Getting the Best Colors in Your Portraits

Chris Gampat The Phoblographer Rokinon 50mm f1.2 portraits of Asta (4 of 4)ISO 2001-1000 sec at f - 1.0

Portraiture in photography is an art involving not only compelling composition and posing, but an effective use of color. Many photographers shoot in black and white because it makes the photographer rely more on shapes, lines, contrast, etc. But when it comes to color, things get more complicated. For example, have you ever had skin tones that just weren’t really working for you or doing your subject justice?

Chances are that you probably didn’t do these color tweaks that will absolutely work for every portrait you take.

Three Primary Colors

Chris Gampat The Phoblographer Portraits from Early Winter 2015 extras (13 of 21)ISO 4001-180 sec at f - 5.0

Making good portraits start with making the colors simple. Too many colors can be very, very difficult to manage. This has to do with wardrobe, lighting, skin tone, and backgrounds. To help with the effectiveness of the portrait, use three major colors in your portrait. More than that can make a viewer’s eyes go all over the place and bring attention to one place vs another.

The above example has this according to Adobe Lightroom:

  • Orange (Natalie’s skin tone)
  • Gray
  • Brown

More than that would have brought attention to other places. Don’t believe me? Imagine if Natalie had very deep blue eye shadow.

Your Intended Lighting

Chris Gampat Raiyan Saed's portraits (7 of 11)ISO 2001-160 sec at f - 3.2

To help make your colors work, you’ll need not necessarily good lighting–but instead for the portrait to have the light that you really wanted and intended it to have. That means adding in a flash, letting in enough ambient light, controlling shadows, using reflectors, etc. If you don’t have that lighting, the colors that you specifically want may be muddled with blacks or whites–or even a completely different color.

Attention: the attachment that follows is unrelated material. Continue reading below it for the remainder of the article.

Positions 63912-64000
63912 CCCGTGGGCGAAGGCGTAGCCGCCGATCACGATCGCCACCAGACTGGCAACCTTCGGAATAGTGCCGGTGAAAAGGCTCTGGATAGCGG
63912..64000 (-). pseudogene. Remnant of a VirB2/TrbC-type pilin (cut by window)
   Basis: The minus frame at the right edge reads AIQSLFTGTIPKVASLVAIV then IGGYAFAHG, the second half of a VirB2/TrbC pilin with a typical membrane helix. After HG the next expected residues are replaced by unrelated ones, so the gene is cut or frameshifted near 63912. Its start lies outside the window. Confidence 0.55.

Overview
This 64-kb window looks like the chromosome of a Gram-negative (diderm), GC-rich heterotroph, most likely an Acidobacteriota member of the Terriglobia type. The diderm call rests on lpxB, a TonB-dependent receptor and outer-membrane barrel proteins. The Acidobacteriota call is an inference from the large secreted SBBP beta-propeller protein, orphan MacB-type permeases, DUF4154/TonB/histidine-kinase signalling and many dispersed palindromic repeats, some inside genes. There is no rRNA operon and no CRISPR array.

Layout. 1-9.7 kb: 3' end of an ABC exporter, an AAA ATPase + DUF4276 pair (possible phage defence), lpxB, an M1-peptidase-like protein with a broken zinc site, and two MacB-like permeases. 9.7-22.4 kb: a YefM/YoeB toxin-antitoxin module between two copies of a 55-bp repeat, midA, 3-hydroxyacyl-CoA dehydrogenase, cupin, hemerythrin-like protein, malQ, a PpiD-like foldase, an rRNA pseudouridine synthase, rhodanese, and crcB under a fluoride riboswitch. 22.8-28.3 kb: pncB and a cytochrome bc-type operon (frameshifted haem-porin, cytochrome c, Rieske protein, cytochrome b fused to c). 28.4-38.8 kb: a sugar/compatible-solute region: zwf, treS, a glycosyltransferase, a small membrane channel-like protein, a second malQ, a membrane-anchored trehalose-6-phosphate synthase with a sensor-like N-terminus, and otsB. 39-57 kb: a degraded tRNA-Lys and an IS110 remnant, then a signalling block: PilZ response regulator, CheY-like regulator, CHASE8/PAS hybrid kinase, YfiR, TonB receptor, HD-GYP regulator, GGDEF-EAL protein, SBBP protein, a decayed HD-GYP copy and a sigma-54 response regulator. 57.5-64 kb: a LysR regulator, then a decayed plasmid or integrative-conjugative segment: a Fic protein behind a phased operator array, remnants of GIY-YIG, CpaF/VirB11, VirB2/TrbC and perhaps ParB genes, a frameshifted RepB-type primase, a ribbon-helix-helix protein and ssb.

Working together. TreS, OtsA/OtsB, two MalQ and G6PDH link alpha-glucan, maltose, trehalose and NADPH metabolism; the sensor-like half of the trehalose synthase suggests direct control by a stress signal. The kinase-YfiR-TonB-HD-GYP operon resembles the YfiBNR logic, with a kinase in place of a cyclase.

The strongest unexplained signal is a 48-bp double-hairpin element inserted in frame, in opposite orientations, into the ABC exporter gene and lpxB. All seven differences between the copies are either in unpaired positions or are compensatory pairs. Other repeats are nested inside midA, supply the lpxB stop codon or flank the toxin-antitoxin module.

Camera Profile

Chris Gampat The Phoblographer Profoto B2 first impressions review portraits of Megan (1 of 5)ISO 4001-100 sec at f - 2.0

Chances are that you want your RAW file to look more like the JPEG preview on the back of your camera. If you want to do that, use the Adobe Camera Profiles as a start. For example, Fujifilm cameras will give you Astia, Velvia, Provia, etc while Sony will give you Vivid, and more. This is a starting point that adjusts the colors, lighting and more to get the scene to be what you want.

White Balancing

Flat light, lower and less shadows. Model: Erica Lourde

Flat light, lower and less shadows.
Model: Erica Lourde

When you’ve selected your camera profile, it’s going to change the white balance. For portraiture, it’s best to adjust the white balance to the point where it renders the skin tones to be the most realistic overall. This should be the primary focus of your portrait, and the rest can be adjusted later as you’ll see.

Exposure Overview

Chris Gampat The Phoblographer Eli Samuel Portrait sample (1 of 1)ISO 4001-250 sec at f - 1.0

After the white balance is fixed, ensure that you’ve got the right exposure that you want to portray in the image. You’ll probably go back and forth here with the exposure and the white balance, but don’t sit there and stress over it too hard. Make it as close to your intended creative vision as you can.

Whites/Blacks and Clarity

Chris Gampat The Phoblographer Zeiss Milvus 50mm f2 Macro image samples justin portraits (1 of 2)ISO 4001-40 sec at f - 8.0

After the exposure has been fixed, work with a couple of specific parameters. Adjust the white levels, black levels, and the clarity. The clarity in Adobe Lightroom has to do with the midtones while the black and white levels tends to affect things like skin tones, hair, perceived sharpness, etc. You’re also most likely going to work with the shadows and highlights.

Luminance and Saturation

Chris Gampat The Phoblographer Phottix Indra500TTL Images portraits with Amanda (9 of 11)ISO 1001-2500 sec at f - 1.4

Lastly, work with the luminance and saturation of specific color channels. Remember the fact that I said use three primary colors? That’s where this will make your life so much easier as long as they contrast enough with the skin. In the image above I needed to work with red, orange and purple. A bit of working with the blues was done, but that’s how it was kept as simple as possible.

Chris Gampat

Chris Gampat is the Editor in Chief, Founder, and Publisher of the Phoblographer. He also likes pizza.